Prothonotary Warbler

Prothonotary Warbler

Tuesday, 17 June 2014

A little more of the north

As mentioned in my previous post, I spent a few days in North Bay recently. It was hardly an opportunity for much exploring out of doors, but the relatively unaltered landscape is all around so I was able to take in the views from afar. I did get out to enjoy one of my favourite locations in the North Bay area.....Duchesnay Falls. It is just off of the Trans Canada corridor at the west edge of the city, and only a short walk from a small parking lot.

This first photo is just a few hundred metres from the parking lot, as one approaches the lower falls.


There was a lot of water flowing this day, due to the spring melt as well as recent precipitation. This next photo is a close-up of the lower falls.



While I was standing at the base of these lower falls, I noticed a medium-sized Snapping Turtle on the rocks nearby. This female had apparently recently emerged from the water, no doubt looking for a place to lay her clutch of eggs. A few moments after I took this photo, she proceeded to crawl through the froth and along the rocks. She had a lot of rocks to climb over before she would get to a place where she could dig, and most places in this immediate vicinity were quite shady, so I don't know how her eggs would develop or even survive. Perhaps their only contribution to the ecology of this area would be as a meal for a local raccoon.


A snapper this size in the north is likely quite a bit older than a similarly sized one in southern Ontario. The season is shorter, with cooler air and water temperatures on average, making the growth and development of such cold-blooded creatures slower in the north. Snappers can live 60 years or more.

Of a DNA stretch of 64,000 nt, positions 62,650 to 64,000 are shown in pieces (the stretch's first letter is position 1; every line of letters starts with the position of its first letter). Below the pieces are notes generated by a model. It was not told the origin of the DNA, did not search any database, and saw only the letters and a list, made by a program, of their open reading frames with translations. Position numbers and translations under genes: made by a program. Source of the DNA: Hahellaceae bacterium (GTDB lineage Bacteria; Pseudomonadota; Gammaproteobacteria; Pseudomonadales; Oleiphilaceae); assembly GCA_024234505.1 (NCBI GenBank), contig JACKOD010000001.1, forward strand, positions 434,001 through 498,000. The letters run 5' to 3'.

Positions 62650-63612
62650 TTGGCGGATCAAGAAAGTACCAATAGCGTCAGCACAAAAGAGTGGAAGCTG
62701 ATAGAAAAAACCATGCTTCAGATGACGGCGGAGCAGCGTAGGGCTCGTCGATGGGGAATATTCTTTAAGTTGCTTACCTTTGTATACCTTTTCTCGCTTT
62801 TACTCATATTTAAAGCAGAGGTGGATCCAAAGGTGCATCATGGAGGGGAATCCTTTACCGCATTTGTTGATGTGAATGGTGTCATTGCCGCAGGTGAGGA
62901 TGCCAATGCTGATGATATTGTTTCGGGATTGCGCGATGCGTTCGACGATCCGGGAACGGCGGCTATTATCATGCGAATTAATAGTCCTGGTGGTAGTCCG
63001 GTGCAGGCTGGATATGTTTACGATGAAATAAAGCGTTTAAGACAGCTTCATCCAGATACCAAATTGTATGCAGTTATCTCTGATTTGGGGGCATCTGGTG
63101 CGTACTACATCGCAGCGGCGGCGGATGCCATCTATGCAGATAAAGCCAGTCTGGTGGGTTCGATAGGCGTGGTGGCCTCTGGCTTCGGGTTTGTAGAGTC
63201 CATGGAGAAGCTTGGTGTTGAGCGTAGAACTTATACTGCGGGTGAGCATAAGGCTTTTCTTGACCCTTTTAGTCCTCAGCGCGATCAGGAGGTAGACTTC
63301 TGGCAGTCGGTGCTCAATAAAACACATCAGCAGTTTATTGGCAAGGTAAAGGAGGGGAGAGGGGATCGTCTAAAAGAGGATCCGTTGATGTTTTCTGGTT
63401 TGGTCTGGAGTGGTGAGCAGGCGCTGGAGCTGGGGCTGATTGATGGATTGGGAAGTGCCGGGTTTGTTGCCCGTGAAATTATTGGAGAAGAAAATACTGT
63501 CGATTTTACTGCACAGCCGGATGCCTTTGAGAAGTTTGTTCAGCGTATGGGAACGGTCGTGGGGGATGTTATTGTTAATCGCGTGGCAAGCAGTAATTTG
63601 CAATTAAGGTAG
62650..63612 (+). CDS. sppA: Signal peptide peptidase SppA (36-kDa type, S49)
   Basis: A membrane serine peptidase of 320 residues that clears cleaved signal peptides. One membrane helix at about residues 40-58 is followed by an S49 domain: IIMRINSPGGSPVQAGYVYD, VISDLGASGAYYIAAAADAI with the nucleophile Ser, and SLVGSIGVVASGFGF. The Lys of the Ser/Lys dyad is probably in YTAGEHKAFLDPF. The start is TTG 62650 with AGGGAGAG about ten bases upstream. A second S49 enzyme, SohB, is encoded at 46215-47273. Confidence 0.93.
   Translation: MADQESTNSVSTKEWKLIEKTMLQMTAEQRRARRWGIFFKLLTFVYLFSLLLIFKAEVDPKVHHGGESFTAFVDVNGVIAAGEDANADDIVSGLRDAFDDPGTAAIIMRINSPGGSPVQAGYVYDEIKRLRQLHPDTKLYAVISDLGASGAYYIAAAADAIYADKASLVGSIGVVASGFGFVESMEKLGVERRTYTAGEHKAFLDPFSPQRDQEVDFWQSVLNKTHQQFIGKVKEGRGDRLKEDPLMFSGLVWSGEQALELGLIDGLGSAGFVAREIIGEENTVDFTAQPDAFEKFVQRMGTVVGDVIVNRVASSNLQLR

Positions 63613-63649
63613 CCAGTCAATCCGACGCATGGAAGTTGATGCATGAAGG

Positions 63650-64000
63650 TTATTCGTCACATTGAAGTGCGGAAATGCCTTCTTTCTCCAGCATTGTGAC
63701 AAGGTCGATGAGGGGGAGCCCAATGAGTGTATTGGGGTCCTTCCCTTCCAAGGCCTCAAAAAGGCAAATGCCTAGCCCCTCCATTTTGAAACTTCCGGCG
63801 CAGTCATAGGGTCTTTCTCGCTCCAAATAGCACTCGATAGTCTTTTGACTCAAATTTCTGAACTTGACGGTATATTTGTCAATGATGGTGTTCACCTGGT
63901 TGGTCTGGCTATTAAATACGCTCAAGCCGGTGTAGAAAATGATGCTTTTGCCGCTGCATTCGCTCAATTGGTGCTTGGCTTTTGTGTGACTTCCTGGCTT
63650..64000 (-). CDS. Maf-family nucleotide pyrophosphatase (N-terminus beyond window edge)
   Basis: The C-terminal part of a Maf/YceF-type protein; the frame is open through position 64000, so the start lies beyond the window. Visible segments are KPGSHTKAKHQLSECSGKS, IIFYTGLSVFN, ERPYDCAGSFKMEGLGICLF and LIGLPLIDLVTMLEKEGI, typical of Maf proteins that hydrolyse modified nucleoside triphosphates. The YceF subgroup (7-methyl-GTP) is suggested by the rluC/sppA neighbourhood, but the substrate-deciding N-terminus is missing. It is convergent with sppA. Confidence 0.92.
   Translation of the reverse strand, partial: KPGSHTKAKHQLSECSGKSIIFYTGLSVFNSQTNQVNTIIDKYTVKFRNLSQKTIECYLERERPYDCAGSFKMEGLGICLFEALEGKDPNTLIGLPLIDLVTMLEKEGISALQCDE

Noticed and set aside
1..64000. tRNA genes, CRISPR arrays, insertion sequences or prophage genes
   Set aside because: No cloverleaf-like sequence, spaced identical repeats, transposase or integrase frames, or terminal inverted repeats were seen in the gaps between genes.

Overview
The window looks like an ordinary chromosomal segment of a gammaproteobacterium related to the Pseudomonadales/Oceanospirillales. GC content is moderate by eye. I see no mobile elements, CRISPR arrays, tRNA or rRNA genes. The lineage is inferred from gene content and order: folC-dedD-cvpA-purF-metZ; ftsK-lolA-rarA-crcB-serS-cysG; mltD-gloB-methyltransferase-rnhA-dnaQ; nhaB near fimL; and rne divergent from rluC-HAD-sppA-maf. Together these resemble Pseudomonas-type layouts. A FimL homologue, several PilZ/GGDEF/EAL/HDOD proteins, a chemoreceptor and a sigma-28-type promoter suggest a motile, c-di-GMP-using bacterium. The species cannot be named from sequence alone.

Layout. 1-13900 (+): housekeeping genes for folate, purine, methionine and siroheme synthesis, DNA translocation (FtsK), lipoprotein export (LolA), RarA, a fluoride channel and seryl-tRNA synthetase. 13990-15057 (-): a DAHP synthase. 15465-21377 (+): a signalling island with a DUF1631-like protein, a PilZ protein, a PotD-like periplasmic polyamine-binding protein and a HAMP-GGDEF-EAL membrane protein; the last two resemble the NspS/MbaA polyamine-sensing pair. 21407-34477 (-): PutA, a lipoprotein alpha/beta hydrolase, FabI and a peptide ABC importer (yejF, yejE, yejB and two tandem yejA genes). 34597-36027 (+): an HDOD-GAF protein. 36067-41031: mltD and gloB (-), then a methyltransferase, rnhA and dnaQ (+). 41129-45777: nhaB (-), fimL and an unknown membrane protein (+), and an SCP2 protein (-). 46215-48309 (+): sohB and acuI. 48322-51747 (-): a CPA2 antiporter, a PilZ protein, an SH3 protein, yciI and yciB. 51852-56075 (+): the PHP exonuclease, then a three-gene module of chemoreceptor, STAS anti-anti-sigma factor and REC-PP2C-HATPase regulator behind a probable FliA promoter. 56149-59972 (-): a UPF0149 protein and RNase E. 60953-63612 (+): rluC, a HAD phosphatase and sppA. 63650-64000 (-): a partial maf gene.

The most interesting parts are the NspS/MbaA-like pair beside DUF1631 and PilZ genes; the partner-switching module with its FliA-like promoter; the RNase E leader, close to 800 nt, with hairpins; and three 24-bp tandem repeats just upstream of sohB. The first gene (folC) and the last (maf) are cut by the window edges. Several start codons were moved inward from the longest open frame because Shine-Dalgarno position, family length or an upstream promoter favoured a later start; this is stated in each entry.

I proceeded to climb over the rocks as well, and perhaps had greater success getting to my destination than the snapper. This next photo shows the upper falls view, where the torrents of water come raging through the narrow gorge. Normally I like slow shutter speeds to give a soft appearance to waterfalls, but due to the raging water, it spoke very loudly for me to capture its power and fury using a faster shutter speed.


During times of little waterflow, these main falls are the ones carrying the flow. However during times of peak runoff, there is an additional flow route which is less visible, but impressive due to its gentle setting. While the noisy torrents were passing by a short distance away, I felt I was in another small world with this quiet and sheltered place presenting a calmness, whereupon I promptly reverted to my choice of a slow shutter speed to capture the gentleness I felt here.


On the way to and from North Bay, we usually have a few chosen stops along the way. Sometimes it is to another accessible waterfall, but almost always it includes a short detour off the main highway to a natural spring. Natural spring water is so much tastier, and healthier than what we get from the municipal water treatment sources, so we relish such natural water sources. They contain more healthy minerals that we all need, and fewer chemicals and pharmaceuticals that invariably are not removed by the regular water treatment facilities which focus primarily on removing organic material while adding such chemicals as chlorine and fluoride.

One of these springs is near the small village of Novar, a few kilometres north of Huntsville. On this side trip, I noticed a medium sized Black Bear taking shelter from the heavy rainfall in a copse of poplar trees. I didn't get, or even try for a photo. But I did take a few shots of an attractive lookout along this secondary road.


As was typical during the entire time we were away, the skies were mostly cloudy even when it wasn't raining, which gave nice saturation to the photos, but unattractive skies.

The gravelly roadsides host a few wildflowers which are colourful and attractive, but very few of the ones visible at this time of year are native.

King Devil

Orange Hawkweed a.k.a Devil's Paintbrush

Orange Hawkweed

No comments:

Post a Comment